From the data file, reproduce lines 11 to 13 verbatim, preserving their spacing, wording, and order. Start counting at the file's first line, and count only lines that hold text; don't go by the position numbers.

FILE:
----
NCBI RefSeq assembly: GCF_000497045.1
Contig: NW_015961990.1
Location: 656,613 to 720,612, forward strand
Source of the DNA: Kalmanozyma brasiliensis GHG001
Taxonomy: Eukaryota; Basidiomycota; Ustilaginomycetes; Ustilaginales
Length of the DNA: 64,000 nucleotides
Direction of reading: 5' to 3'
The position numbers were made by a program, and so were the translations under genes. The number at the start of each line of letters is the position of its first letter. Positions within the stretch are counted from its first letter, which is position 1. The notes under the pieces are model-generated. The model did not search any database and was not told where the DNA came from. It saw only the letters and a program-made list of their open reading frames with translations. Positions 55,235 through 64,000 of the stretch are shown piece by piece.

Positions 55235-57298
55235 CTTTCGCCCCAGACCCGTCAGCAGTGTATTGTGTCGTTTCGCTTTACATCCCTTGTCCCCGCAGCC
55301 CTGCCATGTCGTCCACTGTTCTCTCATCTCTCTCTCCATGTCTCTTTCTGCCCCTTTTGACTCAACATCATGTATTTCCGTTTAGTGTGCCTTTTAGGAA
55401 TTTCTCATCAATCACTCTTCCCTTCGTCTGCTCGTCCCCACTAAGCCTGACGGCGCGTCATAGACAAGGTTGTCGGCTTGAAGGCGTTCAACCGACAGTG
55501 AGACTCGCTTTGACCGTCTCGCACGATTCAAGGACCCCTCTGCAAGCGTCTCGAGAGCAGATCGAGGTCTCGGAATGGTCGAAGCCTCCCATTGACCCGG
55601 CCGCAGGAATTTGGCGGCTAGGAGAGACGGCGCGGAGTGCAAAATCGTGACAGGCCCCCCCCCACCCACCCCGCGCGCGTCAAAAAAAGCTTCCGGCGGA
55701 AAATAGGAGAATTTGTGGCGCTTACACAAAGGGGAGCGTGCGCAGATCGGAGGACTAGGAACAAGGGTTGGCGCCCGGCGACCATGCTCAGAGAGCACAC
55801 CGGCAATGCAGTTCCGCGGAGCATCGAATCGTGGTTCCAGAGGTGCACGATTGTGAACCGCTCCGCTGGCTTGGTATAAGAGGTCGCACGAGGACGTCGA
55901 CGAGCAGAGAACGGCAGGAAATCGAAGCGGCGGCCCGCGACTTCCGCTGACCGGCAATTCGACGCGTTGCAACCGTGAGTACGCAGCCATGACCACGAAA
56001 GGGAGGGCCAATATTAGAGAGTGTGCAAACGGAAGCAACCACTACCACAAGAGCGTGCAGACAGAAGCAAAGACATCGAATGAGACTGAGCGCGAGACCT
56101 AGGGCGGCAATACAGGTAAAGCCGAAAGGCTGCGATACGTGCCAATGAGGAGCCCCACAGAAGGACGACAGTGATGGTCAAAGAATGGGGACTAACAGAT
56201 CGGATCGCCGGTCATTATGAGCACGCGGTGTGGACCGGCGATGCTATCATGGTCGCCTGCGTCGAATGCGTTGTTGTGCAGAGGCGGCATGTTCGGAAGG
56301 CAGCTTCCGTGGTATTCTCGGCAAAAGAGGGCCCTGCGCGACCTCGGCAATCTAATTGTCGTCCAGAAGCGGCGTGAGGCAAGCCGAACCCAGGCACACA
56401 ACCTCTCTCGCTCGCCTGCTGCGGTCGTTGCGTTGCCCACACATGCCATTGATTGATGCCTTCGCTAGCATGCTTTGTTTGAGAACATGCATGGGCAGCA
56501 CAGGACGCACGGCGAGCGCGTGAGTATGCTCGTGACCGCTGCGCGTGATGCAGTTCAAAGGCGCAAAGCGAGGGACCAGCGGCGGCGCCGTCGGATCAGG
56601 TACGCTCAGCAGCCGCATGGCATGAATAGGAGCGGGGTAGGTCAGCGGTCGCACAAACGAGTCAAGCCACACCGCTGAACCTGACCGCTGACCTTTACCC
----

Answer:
55301 CTGCCATGTCGTCCACTGTTCTCTCATCTCTCTCTCCATGTCTCTTTCTGCCCCTTTTGACTCAACATCATGTATTTCCGTTTAGTGTGCCTTTTAGGAA
55401 TTTCTCATCAATCACTCTTCCCTTCGTCTGCTCGTCCCCACTAAGCCTGACGGCGCGTCATAGACAAGGTTGTCGGCTTGAAGGCGTTCAACCGACAGTG
55501 AGACTCGCTTTGACCGTCTCGCACGATTCAAGGACCCCTCTGCAAGCGTCTCGAGAGCAGATCGAGGTCTCGGAATGGTCGAAGCCTCCCATTGACCCGG